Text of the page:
Mistakes by the Lake: Cleveland Drills Wizards

Cleveland Cavaliers' Larry Hughes (32) dunks against Washington Wizards' Caron Butler during the thirds quarter of an NBA basketball game Wednesday, Jan. 23, 2008, in Cleveland. (AP Photo/Mark Duncan)
Cleveland Cavaliers' Larry Hughes (32) dunks against Washington Wizards' Caron Butler during the thirds quarter of an NBA basketball game Wednesday, Jan. 23, 2008, in Cleveland. (AP Photo/Mark Duncan) (Mark Duncan - AP)
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By Ivan Carter
Washington Post Staff Writer
Thursday, January 24, 2008

CLEVELAND, Jan. 23 -- Coach Eddie Jordan called it "painful" and "bordering on embarrassing." Antonio Daniels labeled it "a major league butt-whipping."

Antawn Jamison talked about how the Washington Wizards "never got it going" and Caron Butler said it was so ugly, he just couldn't wait to get on the plane and head back home.

There are many ways to describe the 121-85 beating the previously hot Wizards received from the still-hot Cleveland Cavaliers on Wednesday night at Quicken Loans Arena, but none of them could quite summarize how badly things went for Washington.

In winning for the 11th time in 13 games, the Cavaliers shot 56.6 percent, finished with a 53-29 advantage in rebounds and racked up 39 assists with only five turnovers.

The 36-point margin of defeat was the largest of the season for the Wizards, who entered having won five of their previous six games but appeared to forget how to play defense, rebound or run a fluid offense.

If Jordan's team was feeling overconfident following recent wins over the Boston Celtics and Dallas Mavericks, Wednesday's beat-down took care of that.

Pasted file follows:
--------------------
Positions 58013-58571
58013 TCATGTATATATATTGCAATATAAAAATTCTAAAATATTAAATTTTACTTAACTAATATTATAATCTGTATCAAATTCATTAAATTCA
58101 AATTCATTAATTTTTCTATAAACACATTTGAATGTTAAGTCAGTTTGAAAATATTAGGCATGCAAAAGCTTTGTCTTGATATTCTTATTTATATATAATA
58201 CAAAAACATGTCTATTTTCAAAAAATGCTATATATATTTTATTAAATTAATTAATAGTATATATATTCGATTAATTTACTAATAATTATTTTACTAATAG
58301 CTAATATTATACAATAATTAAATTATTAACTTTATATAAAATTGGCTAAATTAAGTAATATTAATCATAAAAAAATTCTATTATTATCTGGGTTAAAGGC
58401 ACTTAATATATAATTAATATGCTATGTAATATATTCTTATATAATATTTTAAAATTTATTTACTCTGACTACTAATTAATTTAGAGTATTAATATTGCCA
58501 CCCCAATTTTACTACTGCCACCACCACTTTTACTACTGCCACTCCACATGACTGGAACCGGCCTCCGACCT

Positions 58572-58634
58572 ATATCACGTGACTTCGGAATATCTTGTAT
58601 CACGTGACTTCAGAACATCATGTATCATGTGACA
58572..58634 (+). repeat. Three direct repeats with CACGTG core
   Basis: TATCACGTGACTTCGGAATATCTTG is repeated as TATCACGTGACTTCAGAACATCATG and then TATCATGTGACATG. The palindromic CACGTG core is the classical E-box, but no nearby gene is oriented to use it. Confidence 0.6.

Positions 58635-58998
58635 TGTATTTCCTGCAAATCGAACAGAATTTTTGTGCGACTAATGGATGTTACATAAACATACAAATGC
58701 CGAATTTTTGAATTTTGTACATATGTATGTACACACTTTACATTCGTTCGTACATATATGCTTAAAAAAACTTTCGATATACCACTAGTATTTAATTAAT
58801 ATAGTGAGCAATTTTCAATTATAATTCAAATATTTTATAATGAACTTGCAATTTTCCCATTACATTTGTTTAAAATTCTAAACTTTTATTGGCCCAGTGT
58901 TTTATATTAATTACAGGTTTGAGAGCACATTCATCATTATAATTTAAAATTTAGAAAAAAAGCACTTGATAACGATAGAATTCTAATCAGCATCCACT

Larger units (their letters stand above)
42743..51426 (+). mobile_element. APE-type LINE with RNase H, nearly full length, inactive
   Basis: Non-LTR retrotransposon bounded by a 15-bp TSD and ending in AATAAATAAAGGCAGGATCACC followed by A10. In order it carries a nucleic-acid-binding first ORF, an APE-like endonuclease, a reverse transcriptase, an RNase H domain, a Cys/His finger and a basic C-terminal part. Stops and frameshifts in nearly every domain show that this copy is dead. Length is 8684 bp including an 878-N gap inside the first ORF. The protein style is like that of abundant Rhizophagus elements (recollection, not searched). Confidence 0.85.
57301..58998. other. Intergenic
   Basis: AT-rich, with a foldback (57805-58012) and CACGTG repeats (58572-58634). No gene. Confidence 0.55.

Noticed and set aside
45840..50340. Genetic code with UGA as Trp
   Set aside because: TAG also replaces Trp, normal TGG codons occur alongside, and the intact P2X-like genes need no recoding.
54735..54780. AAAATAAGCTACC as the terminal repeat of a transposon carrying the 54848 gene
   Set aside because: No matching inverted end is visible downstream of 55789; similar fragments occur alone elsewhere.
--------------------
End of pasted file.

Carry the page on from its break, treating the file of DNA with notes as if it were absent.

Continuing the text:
"We were very nonathletic," Jordan said. "We didn't play at the rim, much less above it. We didn't stay up with their cutters, we didn't get back in transition. We just weren't quick enough, strong enough or athletic enough and frankly, I stayed with the starters probably a half-quarter too long. They didn't deserve to play and our bench didn't give us a lot of enthusiasm, so from man one through 11 and the coaching staff, we just didn't bring it tonight."

Center Brendan Haywood led the Wizards with 11 points. Butler and Jamison each finished with 10 -- well below their season averages -- and combined to make 8 of 21 shots.

Washington's reserves scored 45 points, but that hardly mattered because the bench players were on the floor when the game went from bad to worse in the second half.

Center Zydrunas Ilgauskas (24 points on 10-of-10 shooting) and LeBron James (23 points, 8 rebounds and 8 assists) led the Cavaliers, and five Cleveland players scored in double figures.

Despite a ragged first half, the Wizards trailed only 52-46 at the break. They missed their first nine shots of the third quarter -- most of them jump shots taken early in the shot clock -- and Cleveland's lead reached 20 points on a pair of Sasha Pavlovic free throws with 6 minutes 52 seconds remaining.

After former Wizard Larry Hughes dribbled freely down the lane and threw down an uncontested two-handed dunk at the five-minute mark, Jordan went to his bench, but that didn't help much. The Cavaliers kept rolling and eventually pushed their lead to 45 points with 3:20 left in the game.

"We talked about going for their jugular," said Cleveland's Drew Gooden (18 points and 10 rebounds). "We didn't want to let up, even when they took their starters out and put their reserves in to try and bring some energy. We wanted to keep pounding the ball down low and get right into them."

Washington's only highlight was provided by rookie Nick Young, who finished a second-quarter break by throwing down a spectacular one-handed dunk over James. Still, the Cavaliers easily avenged a 105-86 loss at Washington on Dec. 5 when they played without James, who was out with a sprained left index finger.

"I certainly remember LeBron saying very shortly after our game that he was going to remember all the butt-kicking they got while he was out," Jordan said. "I don't know if our guys remember it. Maybe I should have reminded them, but this was one of those paybacks."

Note: At halftime, the Cavaliers honored several former players, including Earl Lloyd, the first African American to play in an NBA game.

The Alexandria native broke the color line on Oct. 31, 1950, as a member of the Washington Capitols and went on to play nine seasons with the Capitols (who folded after the 1950-51 season), the Syracuse Nationals and Detroit Pistons.

Of the 23 players who played in Wednesday's game, 18 were black.

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